Sadly, I never went. But fortunately, a lot of people did, so there are dozens of books about horribly embarrassing summer camp experiences. Browse this list to discover books about summer camps that will surely make you cringe, cry and crack-up.
Camp Camp: Where Fantasy Island Meets Lord of the Flies, Roger Bennett and Jules Shell
Do-Over!: In Which a Forty-Eight-Year-Old Father of Three Returns to Kindergarten, Summer Camp, the Prom, and Other Embarrassments, Robin Hemley
Sleepaway: Writings on Summer Camp, edited by Eric Simonoff
Cabin Pressure: One Man’s Desperate Attempt to Recapture his Youth as a Camp Counselor, Josh Wolk
And let us not forget some all-time favorite films set at summer camp….
The Parent Trap
Wet Hot American Summer
The simple act of listening is easier said than done. A recent opinion piece in the New York Times commented on the lost art of reading aloud, nostalgic for a time before the existence of recorded audio books, when people practiced reading aloud to each other as entertainment.
Being read aloud to doesn’t have to be something adults do for children. Nearly a year ago, blogger Julie wrote about what has now become our annual read aloud series. Beginning this Friday, May 22, Eleventh Stack bloggers and other Carnegie Library staff will be reading aloud at Schenley Plaza for the Eleventh Stack Read Aloud Series. We’ll be making an appearance with an essay, story or poem in hand this Friday as well as Friday June 19, July 24, August 28 and September 25. We’ve chosen a theme for each month with May’s being mix-ups.
I’ll be reading under the tent at Schenley Plaza this Friday starting at noon, along with blog contributors Bonnie and Jude. Enjoy the simple act of listening and join us on your lunch hour as you listen to stories that will make you laugh, cry and think.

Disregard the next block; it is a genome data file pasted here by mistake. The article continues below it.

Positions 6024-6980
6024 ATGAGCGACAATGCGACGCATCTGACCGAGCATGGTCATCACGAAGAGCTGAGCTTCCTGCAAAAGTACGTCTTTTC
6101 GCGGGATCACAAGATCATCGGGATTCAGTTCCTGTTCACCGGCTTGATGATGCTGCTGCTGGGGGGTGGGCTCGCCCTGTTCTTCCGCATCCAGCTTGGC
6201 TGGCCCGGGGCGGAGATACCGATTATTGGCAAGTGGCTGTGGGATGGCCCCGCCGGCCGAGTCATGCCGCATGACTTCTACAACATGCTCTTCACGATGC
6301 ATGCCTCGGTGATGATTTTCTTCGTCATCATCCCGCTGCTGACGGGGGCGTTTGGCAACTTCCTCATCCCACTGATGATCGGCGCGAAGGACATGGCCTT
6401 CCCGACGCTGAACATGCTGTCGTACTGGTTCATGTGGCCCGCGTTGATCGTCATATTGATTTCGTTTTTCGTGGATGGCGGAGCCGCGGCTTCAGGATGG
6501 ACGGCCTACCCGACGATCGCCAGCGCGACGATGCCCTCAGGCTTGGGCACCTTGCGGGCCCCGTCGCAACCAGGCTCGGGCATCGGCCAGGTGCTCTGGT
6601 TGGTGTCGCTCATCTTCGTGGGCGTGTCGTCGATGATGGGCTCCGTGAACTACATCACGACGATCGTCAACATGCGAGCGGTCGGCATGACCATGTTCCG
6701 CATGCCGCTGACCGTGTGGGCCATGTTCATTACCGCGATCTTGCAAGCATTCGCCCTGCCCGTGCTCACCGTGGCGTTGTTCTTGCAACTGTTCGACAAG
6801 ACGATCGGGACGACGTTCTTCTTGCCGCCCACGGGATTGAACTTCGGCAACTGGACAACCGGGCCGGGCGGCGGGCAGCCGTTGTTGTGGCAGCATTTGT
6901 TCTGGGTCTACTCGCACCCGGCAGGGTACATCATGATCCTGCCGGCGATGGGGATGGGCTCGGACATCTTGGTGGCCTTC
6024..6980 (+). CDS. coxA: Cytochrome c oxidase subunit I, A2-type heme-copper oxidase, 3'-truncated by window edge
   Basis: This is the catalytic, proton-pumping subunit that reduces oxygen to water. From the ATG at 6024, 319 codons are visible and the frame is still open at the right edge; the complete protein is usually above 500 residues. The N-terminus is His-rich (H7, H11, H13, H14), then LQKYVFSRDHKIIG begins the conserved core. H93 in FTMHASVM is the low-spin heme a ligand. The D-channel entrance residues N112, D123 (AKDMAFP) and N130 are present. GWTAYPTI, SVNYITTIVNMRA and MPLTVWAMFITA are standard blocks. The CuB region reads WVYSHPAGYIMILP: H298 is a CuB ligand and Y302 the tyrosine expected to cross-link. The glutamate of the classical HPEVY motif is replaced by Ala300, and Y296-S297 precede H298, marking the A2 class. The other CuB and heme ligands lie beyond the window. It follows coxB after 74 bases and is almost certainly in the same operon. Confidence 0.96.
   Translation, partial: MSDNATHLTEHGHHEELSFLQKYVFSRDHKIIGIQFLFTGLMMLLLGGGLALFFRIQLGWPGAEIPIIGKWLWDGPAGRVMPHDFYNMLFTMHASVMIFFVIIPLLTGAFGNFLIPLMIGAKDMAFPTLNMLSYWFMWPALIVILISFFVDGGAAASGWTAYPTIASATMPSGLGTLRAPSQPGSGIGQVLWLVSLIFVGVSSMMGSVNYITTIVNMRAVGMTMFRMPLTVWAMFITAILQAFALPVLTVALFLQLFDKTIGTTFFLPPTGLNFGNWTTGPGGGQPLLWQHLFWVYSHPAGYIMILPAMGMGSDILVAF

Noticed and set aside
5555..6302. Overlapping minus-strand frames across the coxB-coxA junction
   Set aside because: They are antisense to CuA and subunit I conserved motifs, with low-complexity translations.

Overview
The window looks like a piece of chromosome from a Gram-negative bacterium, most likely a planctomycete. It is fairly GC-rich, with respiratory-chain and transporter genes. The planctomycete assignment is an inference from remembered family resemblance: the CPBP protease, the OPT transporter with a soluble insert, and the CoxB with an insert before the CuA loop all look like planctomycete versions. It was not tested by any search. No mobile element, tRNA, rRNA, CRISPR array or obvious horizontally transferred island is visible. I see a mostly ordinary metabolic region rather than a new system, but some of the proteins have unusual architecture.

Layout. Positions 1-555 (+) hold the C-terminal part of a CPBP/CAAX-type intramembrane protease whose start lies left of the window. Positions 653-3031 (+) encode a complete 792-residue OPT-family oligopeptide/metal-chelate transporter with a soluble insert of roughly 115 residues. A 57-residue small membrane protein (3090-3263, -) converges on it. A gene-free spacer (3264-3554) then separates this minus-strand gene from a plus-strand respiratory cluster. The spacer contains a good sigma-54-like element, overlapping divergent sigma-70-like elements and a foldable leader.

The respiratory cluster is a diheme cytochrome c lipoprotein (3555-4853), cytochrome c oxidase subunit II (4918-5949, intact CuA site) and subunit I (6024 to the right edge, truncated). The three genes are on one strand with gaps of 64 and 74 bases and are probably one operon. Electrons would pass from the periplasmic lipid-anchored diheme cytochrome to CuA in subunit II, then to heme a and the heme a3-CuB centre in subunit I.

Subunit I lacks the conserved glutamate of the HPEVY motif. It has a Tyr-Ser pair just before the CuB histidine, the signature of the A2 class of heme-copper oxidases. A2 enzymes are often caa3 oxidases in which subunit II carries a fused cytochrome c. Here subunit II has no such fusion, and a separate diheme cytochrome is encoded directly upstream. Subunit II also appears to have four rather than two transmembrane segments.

Lunchtime for lady workers of the Chicago and North Western Railway Company. 1943 Clinton, Iowa
Sunday evening 11:45 pm, I suddenly had an urge to make burrito filling in anticipation of my Monday lunch. Sounds totally insane, I know, but I don’t mess around when it comes to preparing a meal I’ll be enjoying when away from home. Midnight lunch preparation is something I do far too often. Bringing a tasty meal on the go is really simple and only requires a little planning the night before. Not to mention, you get to shop for those cute lunch accessories like a thermos or one of those adorably irresistible bento boxes. Consider these books for a little lunchspiration.
The Lunchbox Book, Sandy Harper
The Vegetarian Lunchbasket: Over 225 Easy, Lowfat, Nutritious, Recipes for the Quality-Conscious Family on the Go, Linda Haynes
Lunch Boxes and Snacks: Over 120 Healthy Recipes, from Delicious Sandwiches and Salads to Hot Soups and Sweet Treats, Annabel Karmel
The Top 100 Recipes for a Healthy Lunchbox: Easy and Exciting Ideas for your Child’s Lunches, Nicola Graimes
Vegan Lunch Box: 150 Amazing, Animal-Free Lunches Kids and Grown-Ups Will Love!, Jennifer McCann
image by Daniel Semper
Getting a new pet is always exciting, but imagine if you were a puppy, and you got a new home, and it just so happened to be the White House. This past week, Sasha and Mailia Obama got the puppy they earned, Bo, a six month old Portuguese water dog with family ties to Pittsburgh. Bo’s father, Watson, is a pet and breeding dog to a family from Ambridge.
Historically, first families have resided with a variety of first pets. Canine companions appear to be the most prevalent, however, silkworms, alligators and opossums are among some of the more unusual creatures on the list of presidential pets. Founded in 1999, the Presidential Pet Museum in Williamsburg, Virginia has answers to everything you want to know about first pets.
Test your knowledge of White House pets by matching the pet with its presidential pal.